Noa Albelda 2018-03-28T12:10:54+00:00

Dr. Noa Albelda

I did my BA in special education and psychology at the Tel-Aviv University. Although I started my BA with the intention of becoming a school teacher, during my studies I discovered the field of neuroscience and fell in love with it. Therefore, I went on to an MA and a PhD in neuroscience (never losing my passion for the field of education). My MA was also completed at the Tel-Aviv University under the supervision of Prof. Daphna Joel from The School of Psychological Sciences. My MA work explored the connection between hormonal fluctuations and symptom severity of obsessive – compulsive disorder (OCD). My PhD was carried out under the co-supervision of Prof. Joel and Prof. Ina Weiner. My PhD work explored how abnormalities in immune system function during the early post-natal period affects brain development and raises the risk of developing psychiatric disorders like schizophrenia and depression. During my PhD, I discovered that in addition to lab work and research, I also enjoy teaching students and talking about science with people without formal scientific training (science communication).

I believe that the dissemination of scientific knowledge is critical because it supports people’s decision making processes and how they live their day to day lives, thus enhancing quality of life at the personal and societal level. Moreover, I believe that knowledge accrued from neuroscience research has a transformative value for the individual and for the society as a whole: when people acquire knowledge about the brain, they acquire knowledge about themselves, become more aware as to how they react to other people and to the world around them and they understand the basis of these reactions better. As a result of this, they acquire the ability and the motivation to change behaviors and habits which impede them and nurture behaviors and habits that promote well-being.

In my work, I combine my three passions: neuroscience, education and science communication. In addition to being Sagol Center’s lab manager, I am also head of neuro-pedagogy development and in this capacity, I am in charge of creating and disseminating educational content about the brain with an emphasis on its relevance to well-being. I am an expert in communicating neuroscience to various audiences, including professionals in the fields of education and mental health as well as the general public. In addition, I teach courses about the brain to BA students at The Baruch Ivcher School of Psychology at the IDC and at The Open University of Israel.

Current research interests

My research focuses on an innovative pedagogy we developed at The Sagol Center which is called contemplative neuro-pedagogy. This Pedagogy combines theoretical knowledge from neuroscience with contemplative practices, in which the student acquires knowledge through first person experiences. In this way, the process of learning takes place in a wide context but also from a personal perspective which makes it relevant to the student, his or her personal values and day to day experiences. As part of my research I develop teacher workshops about the brain which combine contemplative practices. I study how these workshops nurture personal well-being of teachers and their students as well as their contribution to teacher professional development. My research is supervised by the head of the Sagol Center, Dr. Nava Levit Binnun, and in collaboration with Dr. Oren Ergas and Dr. Linor Hadar from the Beit Berl College.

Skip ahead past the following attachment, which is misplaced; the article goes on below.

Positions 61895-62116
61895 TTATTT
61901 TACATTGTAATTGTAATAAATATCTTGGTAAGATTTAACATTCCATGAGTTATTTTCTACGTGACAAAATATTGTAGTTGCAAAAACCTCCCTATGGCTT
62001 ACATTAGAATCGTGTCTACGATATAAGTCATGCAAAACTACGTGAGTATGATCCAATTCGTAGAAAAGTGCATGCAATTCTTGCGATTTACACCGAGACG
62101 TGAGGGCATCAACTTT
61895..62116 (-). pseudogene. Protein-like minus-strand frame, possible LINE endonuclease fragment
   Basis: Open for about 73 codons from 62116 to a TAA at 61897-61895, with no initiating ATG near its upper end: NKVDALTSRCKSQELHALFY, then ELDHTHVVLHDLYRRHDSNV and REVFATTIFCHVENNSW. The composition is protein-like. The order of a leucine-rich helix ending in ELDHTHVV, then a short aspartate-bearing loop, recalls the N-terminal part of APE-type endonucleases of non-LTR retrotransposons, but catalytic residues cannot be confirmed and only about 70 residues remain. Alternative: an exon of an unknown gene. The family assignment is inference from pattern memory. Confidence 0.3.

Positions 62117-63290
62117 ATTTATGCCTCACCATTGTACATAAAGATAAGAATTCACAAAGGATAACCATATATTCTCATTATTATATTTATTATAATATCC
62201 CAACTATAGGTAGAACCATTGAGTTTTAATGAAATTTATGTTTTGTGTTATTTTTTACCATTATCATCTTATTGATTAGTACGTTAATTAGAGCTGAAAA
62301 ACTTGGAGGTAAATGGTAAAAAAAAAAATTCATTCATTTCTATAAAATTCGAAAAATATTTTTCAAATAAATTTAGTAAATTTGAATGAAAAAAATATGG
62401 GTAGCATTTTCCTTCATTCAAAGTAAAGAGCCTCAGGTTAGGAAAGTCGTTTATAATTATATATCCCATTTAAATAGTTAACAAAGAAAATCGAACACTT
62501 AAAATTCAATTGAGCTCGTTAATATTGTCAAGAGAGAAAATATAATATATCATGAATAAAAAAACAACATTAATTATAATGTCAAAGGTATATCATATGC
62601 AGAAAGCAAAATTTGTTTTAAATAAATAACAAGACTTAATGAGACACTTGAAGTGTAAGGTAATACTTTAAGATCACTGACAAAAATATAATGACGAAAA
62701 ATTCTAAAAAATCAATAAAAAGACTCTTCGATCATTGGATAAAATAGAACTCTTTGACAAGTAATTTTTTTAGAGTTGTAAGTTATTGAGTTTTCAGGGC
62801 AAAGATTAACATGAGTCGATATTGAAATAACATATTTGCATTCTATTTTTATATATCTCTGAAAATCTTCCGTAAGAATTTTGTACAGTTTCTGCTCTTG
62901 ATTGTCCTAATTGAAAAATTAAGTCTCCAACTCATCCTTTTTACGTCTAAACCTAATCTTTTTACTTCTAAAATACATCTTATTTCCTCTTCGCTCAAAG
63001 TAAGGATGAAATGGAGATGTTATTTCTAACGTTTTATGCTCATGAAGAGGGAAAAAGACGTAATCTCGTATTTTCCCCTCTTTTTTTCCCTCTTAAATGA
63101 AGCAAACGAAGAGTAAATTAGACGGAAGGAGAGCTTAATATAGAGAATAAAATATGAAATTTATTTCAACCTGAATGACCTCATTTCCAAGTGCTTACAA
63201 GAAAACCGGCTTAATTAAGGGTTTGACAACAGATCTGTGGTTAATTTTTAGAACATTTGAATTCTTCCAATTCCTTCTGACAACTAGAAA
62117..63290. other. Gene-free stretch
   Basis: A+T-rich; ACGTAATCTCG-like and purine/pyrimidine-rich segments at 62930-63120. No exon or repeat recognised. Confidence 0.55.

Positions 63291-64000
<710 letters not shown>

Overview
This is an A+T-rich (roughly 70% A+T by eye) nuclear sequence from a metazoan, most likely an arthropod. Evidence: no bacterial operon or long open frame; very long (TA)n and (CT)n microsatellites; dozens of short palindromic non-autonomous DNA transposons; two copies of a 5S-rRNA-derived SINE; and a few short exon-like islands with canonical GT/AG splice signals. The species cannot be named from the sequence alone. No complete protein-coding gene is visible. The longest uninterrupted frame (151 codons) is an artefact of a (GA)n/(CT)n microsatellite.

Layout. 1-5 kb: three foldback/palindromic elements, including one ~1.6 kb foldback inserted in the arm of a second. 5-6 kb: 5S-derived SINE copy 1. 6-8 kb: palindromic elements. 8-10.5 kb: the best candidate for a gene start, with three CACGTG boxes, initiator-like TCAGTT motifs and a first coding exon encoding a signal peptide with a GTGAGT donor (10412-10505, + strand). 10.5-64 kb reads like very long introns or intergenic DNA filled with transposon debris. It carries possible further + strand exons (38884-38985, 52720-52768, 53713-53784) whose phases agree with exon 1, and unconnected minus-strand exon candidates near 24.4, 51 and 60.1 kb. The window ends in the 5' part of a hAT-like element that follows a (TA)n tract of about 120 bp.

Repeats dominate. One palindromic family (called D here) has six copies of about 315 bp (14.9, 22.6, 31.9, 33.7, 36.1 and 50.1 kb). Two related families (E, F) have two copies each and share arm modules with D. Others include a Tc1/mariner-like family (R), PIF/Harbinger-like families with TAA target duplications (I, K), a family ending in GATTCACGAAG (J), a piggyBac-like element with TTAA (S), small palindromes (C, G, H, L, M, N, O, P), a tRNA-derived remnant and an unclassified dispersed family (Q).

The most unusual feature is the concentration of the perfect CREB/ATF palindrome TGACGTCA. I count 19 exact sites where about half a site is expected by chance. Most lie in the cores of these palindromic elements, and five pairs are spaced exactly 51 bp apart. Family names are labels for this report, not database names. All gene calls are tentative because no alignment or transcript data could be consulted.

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Ergas, O., Hadar, L. L., Albelda, N., & Levit-Binnun, N. (2018). Contemplative Neuroscience as a Gateway to Mindfulness: Findings from an Educationally Framed Teacher Learning Program. Mindfulness, 1-13. Read the article.

Arad, M., Piontkewitz, Y., Albelda, N., Shaashua, L., & Weiner, I. (2017). Immune activation in lactating dams alters sucklings’ brain cytokines and produces non-overlapping behavioral deficits in adult female and male offspring: A novel neurodevelopmental model of sex-specific psychopathology. Brain, Behavior, and Immunity, 63, 35-49. Read the article.

Goltseker, K., Yankelevitch-Yahav, R., Albelda, N. S., & Joel, D. (2015). Signal Attenuation as a Rat Model of Obsessive Compulsive Disorder. Journal of visualized experiments: JoVE, (95). Read the article.

Albelda, N., & Joel, D. (2012). Current animal models of obsessive compulsive disorder: an update. Neuroscience, 211, 83-106. Read the article.

Albelda, N., & Joel, D. (2012). Animal models of obsessive-compulsive disorder: exploring pharmacology and neural substrates. Neuroscience & Biobehavioral Reviews, 36(1), 47-63. Read the article.

Albelda, N., Bar-On, N., & Joel, D. (2010). The role of NMDA receptors in the signal attenuation rat model of obsessive–compulsive disorder. Psychopharmacology, 210(1), 13-24. Read the article.

Flaisher-Grinberg, S., Albelda, N., Gitter, L., Weltman, K., Arad, M., & Joel, D. (2009). Ovarian hormones modulate ‘compulsive’ lever-pressing in female rats. Hormones and behavior, 55(2), 356-365. Read the article.